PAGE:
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Experimental and Preclinical Immunosuppression

Monday September 14, 2020 - 23:30 to 00:15

Room: Channel 8

312.2 Targeting inflammatory monocytes by immune-modifying nanoparticles prevents acute kidney allograft rejection

Christina Lai, Australia

PhD Student
Renal Medicine
Royal Prince Alfred Hospital

Abstract

Targeting inflammatory monocytes by immune-modifying nanoparticles prevents acute kidney allograft rejection

Christina Lai1,2,3, Steve Chadban1,2,3, Julian Singer1,2,3, Yik Wen Loh1,2,3, Paula Niewold3,4, Daniel Getts3,4, Nicholas King3,4, Huiling Wu1,2,3.

1Renal Medicine, Royal Prince Alfred Hospital, Camperdown, Australia; 2Kidney Node Laboratory, The University of Sydney, Camperdown, Australia; 3The Charles Perkins Centre, The University of Sydney, Camperdown, Australia; 4The Discipline of Pathology, School of Medical Sciences, The University of Sydney, Camperdown, Australia

Aim: We previously reported the capacity of immune-modifying nanoparticles (IMPs) to bind to circulating inflammatory monocytes/macrophages (MΦ) via the specific scavenger receptor MARCO, thereby causing MΦ removal in the spleen with subsequent protection in models of infection, autoimmunity and ischemia-reperfusion injury (IRI). Here we investigated the therapeutic potential of IMPs to target MΦ in kidney allograft rejection in a murine model of kidney transplantation.
Methods: Kidney transplants were performed from BALB/c to C57BL/6 mice as WT allografts. A group of WT allograft mice received a daily intravenous injection of 300µl (1.46x1010particles/ml, 500nm in diameter) of negatively-charged fluorescein isothiocyanate (FITC)–labelled IMPs (FITC-IMPs) from day 1 post-transplant for two weeks (WT+IMP). Samples were collected at days 14 and 100 post-transplant to access acute and chronic allograft rejection.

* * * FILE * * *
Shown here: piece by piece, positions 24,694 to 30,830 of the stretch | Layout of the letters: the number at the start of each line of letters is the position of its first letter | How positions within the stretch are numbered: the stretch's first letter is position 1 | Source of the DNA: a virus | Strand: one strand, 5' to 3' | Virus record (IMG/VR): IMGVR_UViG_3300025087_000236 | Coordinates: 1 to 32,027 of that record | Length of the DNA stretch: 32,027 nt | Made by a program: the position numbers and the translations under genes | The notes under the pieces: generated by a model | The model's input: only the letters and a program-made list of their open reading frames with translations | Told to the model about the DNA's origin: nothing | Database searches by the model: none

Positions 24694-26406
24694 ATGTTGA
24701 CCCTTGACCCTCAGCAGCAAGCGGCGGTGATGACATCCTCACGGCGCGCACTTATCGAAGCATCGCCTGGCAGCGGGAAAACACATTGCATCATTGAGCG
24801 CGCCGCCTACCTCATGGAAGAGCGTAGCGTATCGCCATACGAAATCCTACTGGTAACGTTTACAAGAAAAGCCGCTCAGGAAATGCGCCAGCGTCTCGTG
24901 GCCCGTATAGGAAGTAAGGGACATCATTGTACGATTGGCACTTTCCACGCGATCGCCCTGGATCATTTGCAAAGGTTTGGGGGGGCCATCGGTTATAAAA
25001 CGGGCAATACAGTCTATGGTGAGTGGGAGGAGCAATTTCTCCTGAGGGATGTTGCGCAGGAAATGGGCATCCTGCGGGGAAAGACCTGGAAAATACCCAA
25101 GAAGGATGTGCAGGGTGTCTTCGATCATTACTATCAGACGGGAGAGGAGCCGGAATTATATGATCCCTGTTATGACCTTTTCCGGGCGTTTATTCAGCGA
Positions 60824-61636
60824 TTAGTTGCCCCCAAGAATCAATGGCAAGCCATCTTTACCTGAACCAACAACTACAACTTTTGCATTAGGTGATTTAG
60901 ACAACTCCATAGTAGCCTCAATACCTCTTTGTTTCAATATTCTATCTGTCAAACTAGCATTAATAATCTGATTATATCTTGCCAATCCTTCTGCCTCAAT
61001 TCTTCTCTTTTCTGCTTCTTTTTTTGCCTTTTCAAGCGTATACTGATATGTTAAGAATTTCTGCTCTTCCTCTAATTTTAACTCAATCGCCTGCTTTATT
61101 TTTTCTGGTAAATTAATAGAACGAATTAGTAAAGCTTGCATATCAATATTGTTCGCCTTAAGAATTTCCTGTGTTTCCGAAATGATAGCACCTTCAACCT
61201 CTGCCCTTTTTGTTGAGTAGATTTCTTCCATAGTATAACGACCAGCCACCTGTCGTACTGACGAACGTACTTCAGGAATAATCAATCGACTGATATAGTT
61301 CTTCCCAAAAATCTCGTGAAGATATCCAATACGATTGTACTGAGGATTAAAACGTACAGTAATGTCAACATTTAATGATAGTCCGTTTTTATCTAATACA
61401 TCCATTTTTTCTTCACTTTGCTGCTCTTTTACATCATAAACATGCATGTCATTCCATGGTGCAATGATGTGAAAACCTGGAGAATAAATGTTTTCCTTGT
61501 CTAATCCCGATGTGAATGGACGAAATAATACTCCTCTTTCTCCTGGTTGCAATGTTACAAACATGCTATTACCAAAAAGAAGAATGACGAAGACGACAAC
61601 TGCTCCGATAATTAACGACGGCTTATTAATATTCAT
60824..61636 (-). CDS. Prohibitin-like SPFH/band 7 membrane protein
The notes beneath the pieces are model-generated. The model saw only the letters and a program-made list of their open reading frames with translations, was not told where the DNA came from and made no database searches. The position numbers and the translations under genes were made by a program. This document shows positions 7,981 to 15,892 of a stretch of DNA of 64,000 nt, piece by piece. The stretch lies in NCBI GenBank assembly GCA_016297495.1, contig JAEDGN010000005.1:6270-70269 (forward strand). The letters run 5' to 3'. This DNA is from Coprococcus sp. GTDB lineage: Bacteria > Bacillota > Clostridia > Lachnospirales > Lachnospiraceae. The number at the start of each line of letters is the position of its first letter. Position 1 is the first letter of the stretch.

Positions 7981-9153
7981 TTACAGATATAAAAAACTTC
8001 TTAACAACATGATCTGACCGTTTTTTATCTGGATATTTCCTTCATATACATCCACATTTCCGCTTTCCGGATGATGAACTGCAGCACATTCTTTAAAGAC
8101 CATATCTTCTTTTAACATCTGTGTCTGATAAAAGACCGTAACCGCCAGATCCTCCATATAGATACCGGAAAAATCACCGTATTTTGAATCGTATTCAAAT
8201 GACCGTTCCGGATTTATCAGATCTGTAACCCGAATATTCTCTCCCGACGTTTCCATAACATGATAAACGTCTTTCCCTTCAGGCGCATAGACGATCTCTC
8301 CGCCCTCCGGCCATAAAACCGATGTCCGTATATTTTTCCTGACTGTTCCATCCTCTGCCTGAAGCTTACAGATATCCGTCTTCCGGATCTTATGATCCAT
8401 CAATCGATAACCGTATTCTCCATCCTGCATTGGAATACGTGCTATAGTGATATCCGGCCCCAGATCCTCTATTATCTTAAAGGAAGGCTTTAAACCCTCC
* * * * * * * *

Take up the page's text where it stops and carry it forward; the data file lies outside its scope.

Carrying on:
Results and Discussion: WT+IMP allografts had prolonged survival compared to WT allografts (Figure 1, p<0.05). At day 14 post-transplant, WT+IMP allografts were protected from acute rejection with lower creatinine (23.8±1.4 vs. 48.1±18.7mmol/L, p<0.01) and less tubulitis (95.6±12.6 vs. 140.4±33.9scores, p<0.001)(Figure 2). Histologically, accumulation of CD4+ (38±13 vs. 73±32 cells/HPFs, p<0.01), CD8+ (39±18 vs. 76±39 cells/HPFs, p<0.05), CD68+ (12±5 vs. 22±7% field positive, p<0.01) and CD11c (2±1 vs. 13±5% field positive, p<0.001) cells were reduced in WT+IMP allografts, compared to WT allografts. High dimensional flow cytometry analysis of cells isolated from allografts showed significantly reduced T cells and myeloid cells in WT+IMP. By immunohistology double staining with F4/80, MARCO and caspase-3, FITC-IMPs were found to predominantly co-localize with F4/80-expressing red pulp macrophages that expressed MARCO and caspase-3, suggesting that IMPs divert MΦ to the spleen, undergoing caspase-3–mediated apoptosis (Figure 3). WT+IMP allografts expressed significantly less pro-inflammatory (IL6) and Th1 (IFNγ) cytokines and cytotoxic molecules (perforin, granzyme B & iNOS). At day 100 post-transplant, WT+IMP allografts exhibited chronic allograft injury with comparable levels of serum creatinine (49.8±34.6 vs. 48.8±26.8mmol/L, p>0.99) and interstitial fibrosis by collagen deposition compared to WT allografts.

 

Conclusion: IMP affords significant protection from acute allograft rejection. IMP infusion caused inflammatory MΦ sequestration in the spleen through apoptotic cell clearance mechanisms and, ultimately, caspase-3–mediated apoptosis. Coupled with our earlier demonstration of IMP-induced protection in kidney IRI, the additional ability to retard acute rejection identifies IMP as a potential induction agent in kidney transplantation. As both delayed graft function and acute rejection remain unmet needs in the clinic, translational studies using IMP warrant further consideration.

Christina Lai is funded by Postgraduate Research Scholarship in Renal Medicine from the University of Sydney for her postdoctoral studies.

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